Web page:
By Shayna Herszage, Managing Editor and YU College Democrats Vice President of Criminal Justice and Racial Inequality
During the COVID-19 pandemic, most people focus on ways to protect themselves and their loved ones from getting sick. However, not all people have been granted the autonomy and humanity required to be able to protect themselves from the virus. Individuals who have been incarcerated in the United States are lacking safe precautions and conditions, endangering themselves, their fellow inmates, and those working within the prisons.
Many prisons have reported high rates of COVID infection of inmates and staff members, such as San Quentin State Prison in California, which reported over 2,000 inmates and 261 staff members infected as of last month. According to Kevin T. Schnepel, an assistant professor of economics at Simon Fraser University, the rate of infection in prisons is nearly 7,000 per every 100,000 inmates — more than four times the rate for non-incarcerated individuals in the United States, according to data from the Marshall Project.
The spread of disease among such a vulnerable population is significantly due to an issue of fear of consequences for the inmates. Kenneth Clayton, an inmate at the Bonne Terre Facility in Missouri, has stated that his fellow inmates are afraid to report COVID-like symptoms. This is primarily because they do not trust the staff members of the prison to treat them properly and respectfully if they admit to being sick. According to Clayton, the inmates fear being placed in more inhumane conditions than that of the prison itself, but most of all, they fear being isolated without their needs and illness being cared for. As a result, they are more likely to deny symptoms because inmates generally trust more of their fellow inmates with their safety than they trust the staff members working in the prison.
In addition to the distrust and fear among the inmates, the poor conditions within the prisons lead to increased infection rates. According to CNN, prisons do not allow for the quarantining or social distancing necessary to curb the spread of disease. While there are frequent mass testings of inmates and staff members, many are asymptomatic, as is common in general with COVID-19. In such an environment, disease travels too quickly for mass testing to be effective. Those who are in the United States incarceration system during this pandemic are forced to live in a petri dish of a fast-moving, as-yet incurable disease.
Additionally, all resources within a prison cost money — most of which comes from civilian tax dollars. During the COVID-19 pandemic, proper prison precautions would require expensive testing and disinfection processes that the prisons are simply not paying for. As a result, inmates such as Clayton have reported that prison cleaning supplies are diluted with water in order to save money, and that healthy inmates are forced to clean the cells of infected inmates. The unwillingness to raise prison budgets is causing direct exposure of healthy inmates to the virus.
One may ask: what can be done about the budget? Is it our problem, as non-incarcerated individuals, to the point that our taxes should be allotted to prisons? Why should we care about incarcerated individuals if we ourselves are not in prisons?
My answer, however surprising, is yes, the government should allot more tax money to prisons in this time. We are living in the midst of an international crisis, and the virus is spreading quickly. As the aforementioned data indicates, prisons are places of high spread and high risk. If taxes are focused toward curbing the spread in such a high-risk location, infection rates will inevitably be lower in the United States. So even if we are not incarcerated, those in the incarceration system are still part of our community as fellow people in the United States.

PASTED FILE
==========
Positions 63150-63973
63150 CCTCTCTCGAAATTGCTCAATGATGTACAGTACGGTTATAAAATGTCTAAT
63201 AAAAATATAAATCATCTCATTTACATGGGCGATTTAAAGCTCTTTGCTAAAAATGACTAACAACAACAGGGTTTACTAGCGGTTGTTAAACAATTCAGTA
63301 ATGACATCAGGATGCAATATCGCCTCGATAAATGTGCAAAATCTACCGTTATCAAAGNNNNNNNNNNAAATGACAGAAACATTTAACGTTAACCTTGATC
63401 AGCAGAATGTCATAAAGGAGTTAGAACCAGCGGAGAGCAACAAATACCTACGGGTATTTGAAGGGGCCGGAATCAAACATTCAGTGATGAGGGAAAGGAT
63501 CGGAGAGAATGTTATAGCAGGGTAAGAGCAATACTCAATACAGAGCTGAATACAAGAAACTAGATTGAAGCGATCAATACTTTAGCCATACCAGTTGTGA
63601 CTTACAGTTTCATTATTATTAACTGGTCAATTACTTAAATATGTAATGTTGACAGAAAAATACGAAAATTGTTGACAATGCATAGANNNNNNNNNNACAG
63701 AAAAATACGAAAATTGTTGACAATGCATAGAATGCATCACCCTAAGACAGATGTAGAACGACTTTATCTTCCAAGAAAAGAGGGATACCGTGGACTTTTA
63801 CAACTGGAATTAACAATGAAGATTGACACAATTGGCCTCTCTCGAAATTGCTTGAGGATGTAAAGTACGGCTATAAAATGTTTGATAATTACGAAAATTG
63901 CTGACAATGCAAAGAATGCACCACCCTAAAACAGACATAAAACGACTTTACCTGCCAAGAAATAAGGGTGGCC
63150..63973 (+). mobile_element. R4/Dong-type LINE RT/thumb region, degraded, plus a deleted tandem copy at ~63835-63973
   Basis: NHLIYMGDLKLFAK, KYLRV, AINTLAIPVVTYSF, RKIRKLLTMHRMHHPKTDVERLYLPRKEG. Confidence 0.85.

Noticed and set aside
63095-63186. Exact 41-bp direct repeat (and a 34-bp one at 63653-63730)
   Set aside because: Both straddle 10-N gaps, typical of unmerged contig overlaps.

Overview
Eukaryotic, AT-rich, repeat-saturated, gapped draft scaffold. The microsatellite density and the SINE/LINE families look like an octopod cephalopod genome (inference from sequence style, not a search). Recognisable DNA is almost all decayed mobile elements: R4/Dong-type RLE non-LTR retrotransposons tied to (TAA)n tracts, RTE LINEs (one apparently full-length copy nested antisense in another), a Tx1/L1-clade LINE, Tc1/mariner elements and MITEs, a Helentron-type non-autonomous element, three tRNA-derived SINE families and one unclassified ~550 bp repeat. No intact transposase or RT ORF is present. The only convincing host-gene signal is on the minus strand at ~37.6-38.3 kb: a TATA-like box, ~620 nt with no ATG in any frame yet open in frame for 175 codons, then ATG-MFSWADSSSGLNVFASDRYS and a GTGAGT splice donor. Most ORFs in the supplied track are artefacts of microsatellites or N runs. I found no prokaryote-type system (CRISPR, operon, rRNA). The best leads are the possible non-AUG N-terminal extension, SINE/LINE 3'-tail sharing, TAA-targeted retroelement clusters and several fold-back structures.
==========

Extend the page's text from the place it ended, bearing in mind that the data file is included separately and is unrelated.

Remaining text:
Additionally, while the inmates can be considered separate enough from society to not pose a health risk to the public if they are infected, some individuals leave the walls of the prison on a regular basis: the guards. If the guards are placed in unsafe, unhygienic conditions during work hours, they may bring the infection with them when they leave — thus increasing the spread not only in prisons, but outside the incarceration system as well. Even if one does not have empathy for prison inmates, unsafe prison conditions also pose a health risk to those beyond the prison because of the many guards and staff members who leave the prison at the end of the day.
Furthermore, those in the incarceration system are part of the global community of fellow humans in general. Why should we leave vulnerable individuals to be forced to crowd together and catch and spread disease when such a problem can at least be curbed, even if it can not be prevented altogether? The statement that we are a global community of humans may sound cheesy, but an international pandemic has shown just how small the world can be. If diseases can be spread all over the world so easily, why not spread empathy as well, and try to give help to those who need it?
The death penalty and capital punishment in the criminal justice system have been subjects of debate for decades, if not centuries. However, regardless of whether a person is in favor of or against the death penalty, it is inarguable that not all individuals who have been incarcerated should be at risk for execution, all the more so in such a long and painful way. As Kenneth Clayton said, “At the end of the day we are human beings. We wasn’t sentenced to die in prison because of COVID.”